Getting back to real estate (we haven’t forgotten that we’re The Real Estate Guys™)…

In housing, values are driven by the demand of home buyers (which is the desire to buy a home combined with the capacity to pay for one…which means an income that can be pledged to a mortgage), versus the supply of homes available to buy.

For investment housing, it’s similar…except the income comes from the tenants.  So even people with weaker credit and no savings help drive housing.

But in a weak economy (remember, “weak” means low productivity, low wages and low job growth…not a raging stock market), the incomes needed to drive housing aren’t strong.

Is that a red light?

Not necessarily.  After all, housing isn’t optional.  It’s essential.  So there will ALWAYS be a demand, even though it might be focused on the less expensive markets and product types.  And people will cut back on almost everything in order to keep a roof over their head, so even when incomes are soft, rental income is less affected than more discretionary spending.

Does that mean real estate is a step-on-the-gas green light?   If you view “green light” as throw-a-dart-at-a-map-and-buy-wherever-it-hits (like you could do in 2004), then no.  Some markets and property types are probably a long way from recovery.

Keep investing towards your financial goals...but proceed with cautionWe think it’s a “proceed with caution” yellow light.  Even though Peter disagrees with low interest rates, we have them.  And Peter says that current monetary policy favors the borrower.

Based on that, it seems like a good idea to borrow some cheap money, lock it in long term, and buy real incomes producing assets like rental real estate.  Especially because right now, in some markets, you can still buy properties at or below replacement costs.  For example, we just came back from Atlanta, and there are still very attractive deals there.

The key is picking the right market, price point and property type.  When markets get heated up, it’s SO tempting to speculate on rising prices.  If you get it right, it’s some of the easiest money you’ll ever make.  Who doesn’t want to buy a house for $500,000 and sell it a year later for $650,000?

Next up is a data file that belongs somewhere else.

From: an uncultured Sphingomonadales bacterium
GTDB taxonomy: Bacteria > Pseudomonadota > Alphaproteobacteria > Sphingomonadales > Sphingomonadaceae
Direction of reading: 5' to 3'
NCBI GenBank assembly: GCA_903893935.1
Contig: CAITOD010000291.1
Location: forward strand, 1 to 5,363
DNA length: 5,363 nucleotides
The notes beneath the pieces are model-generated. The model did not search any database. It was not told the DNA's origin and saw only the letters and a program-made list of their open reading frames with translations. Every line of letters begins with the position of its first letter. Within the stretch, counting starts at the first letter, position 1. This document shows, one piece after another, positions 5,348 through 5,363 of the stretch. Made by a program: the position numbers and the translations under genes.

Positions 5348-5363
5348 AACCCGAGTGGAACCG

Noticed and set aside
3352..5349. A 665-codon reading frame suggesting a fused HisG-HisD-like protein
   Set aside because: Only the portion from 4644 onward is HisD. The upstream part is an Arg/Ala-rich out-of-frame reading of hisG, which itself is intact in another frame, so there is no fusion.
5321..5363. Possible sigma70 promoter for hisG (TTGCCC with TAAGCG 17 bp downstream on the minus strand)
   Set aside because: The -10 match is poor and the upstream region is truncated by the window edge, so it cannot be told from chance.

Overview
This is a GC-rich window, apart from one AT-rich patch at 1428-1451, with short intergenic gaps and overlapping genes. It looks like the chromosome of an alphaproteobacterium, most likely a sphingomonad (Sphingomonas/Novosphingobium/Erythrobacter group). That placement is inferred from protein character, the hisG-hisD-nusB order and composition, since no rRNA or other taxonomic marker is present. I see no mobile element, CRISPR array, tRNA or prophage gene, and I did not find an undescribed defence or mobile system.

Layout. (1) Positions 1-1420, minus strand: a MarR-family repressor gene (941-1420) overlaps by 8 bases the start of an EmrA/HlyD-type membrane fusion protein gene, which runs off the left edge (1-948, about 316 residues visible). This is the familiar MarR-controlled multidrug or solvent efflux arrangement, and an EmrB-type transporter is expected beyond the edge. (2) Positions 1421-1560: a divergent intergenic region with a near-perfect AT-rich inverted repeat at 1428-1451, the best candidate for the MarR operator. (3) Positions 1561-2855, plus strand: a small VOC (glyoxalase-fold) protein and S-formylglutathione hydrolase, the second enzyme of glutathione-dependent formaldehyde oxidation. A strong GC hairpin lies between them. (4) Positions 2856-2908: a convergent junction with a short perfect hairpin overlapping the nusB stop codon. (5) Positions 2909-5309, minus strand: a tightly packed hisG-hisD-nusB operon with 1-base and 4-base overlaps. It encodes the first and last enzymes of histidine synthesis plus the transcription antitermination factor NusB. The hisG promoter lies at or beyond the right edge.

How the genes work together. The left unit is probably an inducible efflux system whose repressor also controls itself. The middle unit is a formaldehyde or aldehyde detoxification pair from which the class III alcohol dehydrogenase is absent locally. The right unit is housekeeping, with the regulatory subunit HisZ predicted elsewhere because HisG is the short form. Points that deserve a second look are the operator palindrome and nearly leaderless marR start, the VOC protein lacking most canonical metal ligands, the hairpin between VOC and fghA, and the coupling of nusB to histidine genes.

But if you can’t sell it, are you structured in a way that you can afford to hold on for the long term?  If you could rent that home for enough to cover the rent and all the expenses for the next 3 to 5 years…or longer…then great!  If not, then you might lose everything you put into it…and your credit score.

And if you’ve been riding the tide of the rising stock market for the last year, you might think about moving some chips off the table and placing them into real assets No one likes it when the party’s over, but better to get out before the crowd…otherwise you risk getting stampeded or locked in.

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6/15/14: Ask The Guys – The Next Bubble, Green Renters and Global Warming

Real estaIt's time to answer your questions when you Ask The Guyste investing isn’t as simple as it used to be.  At least not judging by the kinds of questions we’re getting from our listeners!

Back in the old days, you just bought a piece of property and rented it out.

Sure, you needed to pick a good neighborhood and tenant, and you’d want to pay attention to interest rates so you could refinance if rates dropped.  But other than that, real estate investing was about as exciting as watching paint dry.

But over the last couple of decades, real estate investors have added things like Fed policy, global warming, mortgage derivatives and currency wars to their list of worries…just to name a few!

That’s why we’re here.

While you’re busy with your nose to the grindstone at your day job…or scouring neighborhoods looking for just the right property to place in your portfolio… The Real Estate Guys™ are traveling the world attending conferences, interviewing experts, touring markets and sitting full lotus meditating on macro factors affecting you and your real estate investing.

In the studio, a trio of posers going to the mat for you:

  • Your guru of gab, host Robert Helms
  • His half-crow co-host, Russell Gray
  • The Godfather of Real Estate, Bob Helms

As always, for this episode of Ask The Guys, we ask Walter to fly down to the mail room and rummage through the email bag for some likely candidates.  We don’t use everything Walter pulls out, which sometimes ruffles his feathers, but it’s always great to have lots to choose from.

So before we dive in to this batch, we invite YOU to add your question to the pile.  Who knows?  Maybe YOUR questions will be selected for the next episode of Ask The Guys.

Should I Accelerate the Payoff of My Loan?

When does it make sense to pay down a mortgage?What a great question!  The short answer is…it depends on your personal investment philosophy, objectives and strategy.

Here’s what we mean:  Paying down the loan is like making an investment.  You’re essentially investing your cash to save the expense of the mortgage.

So if you’re paying down a 5% mortgage, from an ROI perspective, it’s no different than buying a 5% dividend paying stock or making a 5% interest loan to someone else.  Make sense?

Of course, you’ll want to consider other factors like risk, liquidity, tax breaks, control, impact on borrowing power, etc.